The persistence of Memory By Salvador Dali
|The Persistence of Memory|
The Persistence of Memory is a 1931 painting by Salvador Dalí. The artwork is also called Soft Watches, Droopy Watches, The Persistence of Time, and Melting Clocks. The size of the painting is just 9.5 inches by 13 inches. The masterpiece First appeared at the Julien Levy Gallery in 1932, After its display, a patron bought the piece and gave it to Museum of modern art, since 1934 the artwork has been in the gathering of the Museum.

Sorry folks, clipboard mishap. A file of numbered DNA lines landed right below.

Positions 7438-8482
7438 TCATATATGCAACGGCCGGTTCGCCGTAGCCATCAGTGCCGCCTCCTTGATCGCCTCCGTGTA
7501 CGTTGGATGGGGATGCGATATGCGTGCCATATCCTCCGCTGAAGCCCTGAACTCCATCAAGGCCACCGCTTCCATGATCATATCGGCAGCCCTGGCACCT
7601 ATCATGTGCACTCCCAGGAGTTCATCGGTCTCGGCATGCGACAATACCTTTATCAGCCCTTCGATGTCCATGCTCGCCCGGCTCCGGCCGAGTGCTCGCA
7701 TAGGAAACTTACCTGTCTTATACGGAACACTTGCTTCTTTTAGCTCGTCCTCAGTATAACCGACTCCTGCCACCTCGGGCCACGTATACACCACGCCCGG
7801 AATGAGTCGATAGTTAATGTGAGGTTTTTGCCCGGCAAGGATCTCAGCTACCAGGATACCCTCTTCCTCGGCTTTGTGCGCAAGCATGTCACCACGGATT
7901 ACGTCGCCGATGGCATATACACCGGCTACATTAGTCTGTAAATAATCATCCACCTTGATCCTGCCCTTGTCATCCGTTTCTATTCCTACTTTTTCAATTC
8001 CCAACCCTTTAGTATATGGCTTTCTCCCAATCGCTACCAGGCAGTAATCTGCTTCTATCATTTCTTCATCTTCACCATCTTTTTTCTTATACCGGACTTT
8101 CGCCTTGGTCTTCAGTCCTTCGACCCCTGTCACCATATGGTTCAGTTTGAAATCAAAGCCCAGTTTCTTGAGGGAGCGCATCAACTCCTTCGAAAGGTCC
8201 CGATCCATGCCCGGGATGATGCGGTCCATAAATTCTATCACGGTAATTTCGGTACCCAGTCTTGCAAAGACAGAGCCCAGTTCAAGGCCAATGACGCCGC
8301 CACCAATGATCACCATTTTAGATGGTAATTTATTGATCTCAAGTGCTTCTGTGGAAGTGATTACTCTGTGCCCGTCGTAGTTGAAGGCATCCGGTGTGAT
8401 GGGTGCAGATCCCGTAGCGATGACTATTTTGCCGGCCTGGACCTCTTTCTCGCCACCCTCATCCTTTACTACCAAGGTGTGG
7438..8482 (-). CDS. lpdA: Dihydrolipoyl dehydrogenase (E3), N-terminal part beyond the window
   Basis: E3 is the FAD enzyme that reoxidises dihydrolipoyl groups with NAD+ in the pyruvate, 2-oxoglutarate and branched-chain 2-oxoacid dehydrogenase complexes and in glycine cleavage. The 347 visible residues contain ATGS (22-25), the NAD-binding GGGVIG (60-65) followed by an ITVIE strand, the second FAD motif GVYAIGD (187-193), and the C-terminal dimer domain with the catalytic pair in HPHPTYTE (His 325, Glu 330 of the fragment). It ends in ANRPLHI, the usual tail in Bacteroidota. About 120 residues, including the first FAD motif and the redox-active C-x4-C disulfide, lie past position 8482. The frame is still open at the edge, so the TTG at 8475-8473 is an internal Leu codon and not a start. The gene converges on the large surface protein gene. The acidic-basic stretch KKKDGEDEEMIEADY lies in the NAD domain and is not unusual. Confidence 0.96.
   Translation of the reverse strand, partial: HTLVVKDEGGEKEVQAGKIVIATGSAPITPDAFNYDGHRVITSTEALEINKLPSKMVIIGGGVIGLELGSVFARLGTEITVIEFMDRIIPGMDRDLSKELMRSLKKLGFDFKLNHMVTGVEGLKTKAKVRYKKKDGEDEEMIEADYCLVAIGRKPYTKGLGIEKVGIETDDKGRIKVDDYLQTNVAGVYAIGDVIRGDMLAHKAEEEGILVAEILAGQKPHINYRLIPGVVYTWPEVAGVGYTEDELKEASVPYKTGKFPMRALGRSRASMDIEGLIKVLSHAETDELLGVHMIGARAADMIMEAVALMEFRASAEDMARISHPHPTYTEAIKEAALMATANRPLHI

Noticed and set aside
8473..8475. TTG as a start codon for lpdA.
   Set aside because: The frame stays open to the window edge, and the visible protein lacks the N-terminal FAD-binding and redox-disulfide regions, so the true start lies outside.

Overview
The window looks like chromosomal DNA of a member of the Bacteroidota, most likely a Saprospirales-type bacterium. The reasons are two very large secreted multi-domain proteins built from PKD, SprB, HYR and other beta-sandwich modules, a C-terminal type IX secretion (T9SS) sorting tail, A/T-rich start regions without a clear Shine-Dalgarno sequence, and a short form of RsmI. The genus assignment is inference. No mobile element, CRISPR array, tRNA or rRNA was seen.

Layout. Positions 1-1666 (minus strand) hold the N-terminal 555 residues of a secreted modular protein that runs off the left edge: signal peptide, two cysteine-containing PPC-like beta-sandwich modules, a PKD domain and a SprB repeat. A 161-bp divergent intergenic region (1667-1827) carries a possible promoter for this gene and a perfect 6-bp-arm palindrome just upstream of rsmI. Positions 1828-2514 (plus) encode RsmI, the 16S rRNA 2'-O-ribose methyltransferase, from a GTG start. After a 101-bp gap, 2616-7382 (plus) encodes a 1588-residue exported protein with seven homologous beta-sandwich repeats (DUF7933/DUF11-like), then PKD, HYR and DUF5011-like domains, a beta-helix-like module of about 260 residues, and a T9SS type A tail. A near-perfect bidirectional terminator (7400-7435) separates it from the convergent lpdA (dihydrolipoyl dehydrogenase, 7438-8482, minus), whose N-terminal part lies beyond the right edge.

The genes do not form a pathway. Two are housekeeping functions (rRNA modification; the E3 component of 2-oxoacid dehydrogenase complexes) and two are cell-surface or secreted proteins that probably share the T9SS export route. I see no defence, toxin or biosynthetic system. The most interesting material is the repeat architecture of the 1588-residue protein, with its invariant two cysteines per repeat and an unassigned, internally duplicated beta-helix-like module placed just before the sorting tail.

Its landscape comes from Dali’s childhood. In The Persistence of Memory, the shadow of Mount Pani wraps the frontal area, while Cape Creus and its rugged drift lie out of sight. Many art historians accentuate that the central figure in the canvas is a self-portrait of Dali.
The distinct yet dreamlike view reflects a Freudian accentuation on the fantasy landscape while the liquefied watches may allude to Einstein’s Theory of Relativity, in which the researcher references the distortion of existence.
|The Persistence of Memory